Bolt lost in stratosphere

John Quiggin catches Andrew Bolt pointing to stratospheric cooling as evidence against global warming. Stratospheric cooling is one of the pieces of evidence that suggest that the warming at the Earth’s surface (where people other than Andrew Bolt live) is caused by greenhouse gasses rather than the sun (which would warm the stratosphere as well). Eli Rabett has a post on the attribution of stratospheric cooling.

Also, Rabett finds another Monckton blunder and comes up with Needy Rapacious Scientists and Publicists for our favourite Canadian astroturfers.

Comments

  1. #1 Chris O'Neill
    November 11, 2006

    The graphs that Bolt reports are from Spencer and Christy derived data. I haven’t yet checked whether this has had the latest correction for previously undetected radiosonde error applied.

  2. #2 Tim Lambert
    November 11, 2006

    IF you click on the graph you’ll see it’s version 5.2 which is the corrected one. But the web page that the graphs are on hasn’t been updated it still says the trend is 0.08, which os no longer true.

  3. #3 Eli Rabett
    November 11, 2006

    The Rabett Labs wordsmith unit has been closely monitoring the response, and on reflection is upgrading to v1.1 Needy Reprehensible Scientist and Publicists. We believe that this is almost ready for a major holiday release but would appreciate feedback from users.

  4. #4 Ian Forrester
    November 11, 2006

    Eli, how about No Real Science only Propaganda?

  5. #5 Ian Gould
    November 12, 2006

    “I challenge you to challenge your beliefs. What do you make of the fact that water vapour, far and away more so than CO2, is the most significant greenhouse gas?’

    I “make” of it that this is a well-known fact which is in every science text and which is factored into every climate model.

    I “make” of it that the current level of water vapor in the atmosphere effectively absorbs all re-emitted infrared radiation at the frequencies which it absorbs meaning the total greenhouse effect is relatively insensitive to fluctuations in water vapor levels.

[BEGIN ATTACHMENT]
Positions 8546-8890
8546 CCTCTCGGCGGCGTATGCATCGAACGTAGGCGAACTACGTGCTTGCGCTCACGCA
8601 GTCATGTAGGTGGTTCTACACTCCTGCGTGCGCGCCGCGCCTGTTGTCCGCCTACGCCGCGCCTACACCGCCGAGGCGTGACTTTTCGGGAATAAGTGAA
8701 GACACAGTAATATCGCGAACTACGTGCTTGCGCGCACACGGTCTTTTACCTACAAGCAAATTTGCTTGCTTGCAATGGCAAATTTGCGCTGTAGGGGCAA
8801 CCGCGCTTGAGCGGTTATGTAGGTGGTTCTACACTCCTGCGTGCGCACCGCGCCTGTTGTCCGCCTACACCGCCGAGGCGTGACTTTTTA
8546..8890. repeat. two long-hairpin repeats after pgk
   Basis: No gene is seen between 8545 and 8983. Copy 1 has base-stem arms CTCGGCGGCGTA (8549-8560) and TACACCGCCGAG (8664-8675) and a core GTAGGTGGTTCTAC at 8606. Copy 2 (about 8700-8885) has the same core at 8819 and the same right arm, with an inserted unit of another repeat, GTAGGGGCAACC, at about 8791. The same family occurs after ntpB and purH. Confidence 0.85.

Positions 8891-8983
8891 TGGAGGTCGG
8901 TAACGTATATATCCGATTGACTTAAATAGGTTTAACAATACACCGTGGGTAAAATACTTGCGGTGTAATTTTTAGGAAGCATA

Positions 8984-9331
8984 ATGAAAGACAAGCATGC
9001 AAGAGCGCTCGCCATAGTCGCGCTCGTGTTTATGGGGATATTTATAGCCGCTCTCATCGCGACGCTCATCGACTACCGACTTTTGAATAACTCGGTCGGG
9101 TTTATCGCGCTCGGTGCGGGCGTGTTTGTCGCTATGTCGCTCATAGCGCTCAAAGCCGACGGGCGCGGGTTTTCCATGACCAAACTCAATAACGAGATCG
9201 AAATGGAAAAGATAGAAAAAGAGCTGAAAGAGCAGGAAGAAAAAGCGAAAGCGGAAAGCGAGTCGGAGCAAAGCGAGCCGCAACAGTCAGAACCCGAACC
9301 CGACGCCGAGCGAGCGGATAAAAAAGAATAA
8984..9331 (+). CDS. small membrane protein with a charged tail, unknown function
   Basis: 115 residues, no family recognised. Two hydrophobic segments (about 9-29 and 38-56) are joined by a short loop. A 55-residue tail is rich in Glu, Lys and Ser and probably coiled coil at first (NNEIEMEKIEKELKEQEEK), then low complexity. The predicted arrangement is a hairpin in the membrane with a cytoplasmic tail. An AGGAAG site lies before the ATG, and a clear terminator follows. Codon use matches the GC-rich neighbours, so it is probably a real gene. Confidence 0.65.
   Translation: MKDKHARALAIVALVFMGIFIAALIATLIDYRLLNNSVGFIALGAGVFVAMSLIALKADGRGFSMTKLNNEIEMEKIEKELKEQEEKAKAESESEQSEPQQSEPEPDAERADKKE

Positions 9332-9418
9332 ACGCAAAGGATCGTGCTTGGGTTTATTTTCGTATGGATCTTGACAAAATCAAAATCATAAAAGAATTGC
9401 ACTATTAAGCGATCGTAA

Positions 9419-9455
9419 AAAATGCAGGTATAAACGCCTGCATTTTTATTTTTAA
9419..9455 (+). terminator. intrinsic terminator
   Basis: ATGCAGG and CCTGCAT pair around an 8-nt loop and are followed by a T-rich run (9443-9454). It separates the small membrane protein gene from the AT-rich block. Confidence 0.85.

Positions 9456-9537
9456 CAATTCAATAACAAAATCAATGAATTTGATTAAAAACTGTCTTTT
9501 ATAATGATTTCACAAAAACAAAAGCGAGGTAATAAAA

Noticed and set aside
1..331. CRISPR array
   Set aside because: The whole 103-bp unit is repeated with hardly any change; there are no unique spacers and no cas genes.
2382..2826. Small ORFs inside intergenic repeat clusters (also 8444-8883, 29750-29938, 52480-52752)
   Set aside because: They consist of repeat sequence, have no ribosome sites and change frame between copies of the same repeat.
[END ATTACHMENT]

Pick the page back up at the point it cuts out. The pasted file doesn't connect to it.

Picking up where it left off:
I “make” of it that the total greenhouse effect (both natural and manmade) is responsible for increasing the temperature of the Earth by about 30 degrees celsius, and that scientists have been predicting that a doubling in the gases responsible for the other 10% of global warming will increase average temperatures by around 10% – or 3 degrees celsius- for over a century.

    I “make” of it that just because some group proclaim themselves to be skeptics that doesn’t exempt their claims from a healthy skepticism.

  6. #6 Ian Gould
    November 12, 2006

    How odd, the previous post was in response to a post on another thread.

  7. #7 darwin
    November 12, 2006

    Funny you only commented on one aspect of my post Ian (a post for which, it seems, the author has gone through and removed from every thread that contained it, and other comments I had made). Healthy skepticism is just fine Ian, and to be expected of thinking people.

    Would that you would grant our side the same right – instead of censorship by outright removal of posts. No wonder Copernicus and Galileo had to capitulate.

  8. #8 Ian Gould
    November 12, 2006

    “Funny you only commented on one aspect of my post Ian”

    Funny that you don’t even attempt to rebut my counterargument on that one point.

    When I have more time I may respond the others, if I provide satisfactory answers to your questions will you actually modify your position?

    Posting the same post to multiple threads is considered psam, not just by Tim L but by most bloggers and will get you deleted regardless of the content of said spam.

  9. #9 Ian Gould
    November 13, 2006

    Darwin, since your posts were deleted I don;t recall the thrid point you made but I believe the second was a claim – and I’m paraphrasing here – that Greenland was much warmer during the Medieval Warm Period than currently.

    There’s simply very little evidence that this was the case – the Norse colony established in the late 10th century never numbered more than approximately 5,000 people and was mainly involved not in farming but in seal and walrus hunting. Icelandic accounts of the Greenlanders describe them trading walrus tusks; seal meat and furs for salted fish and grain.

    Archaeological digs show their diet was dominated by cattle, caribou and seal meat – not grain. They weren’t farmers – they were hunters and herders.

    Moreover the colony survived until sometime in the 15th century, well after the end of the Medieval Warm Period and the onset of the Little Ice Age. Think of the colony’s extinction as an illustration of the impact of that relatively minor and localised climate shift on humans.

    http://en.wikipedia.org/wiki/History_of_Greenland

    By the way, there’s been limited farming in southern Greenland pretty much ever since the colony there was re-established, so the limited farming activity in the same area in the 10-14th centuries doesn’t prove that it was radically warm there then than now.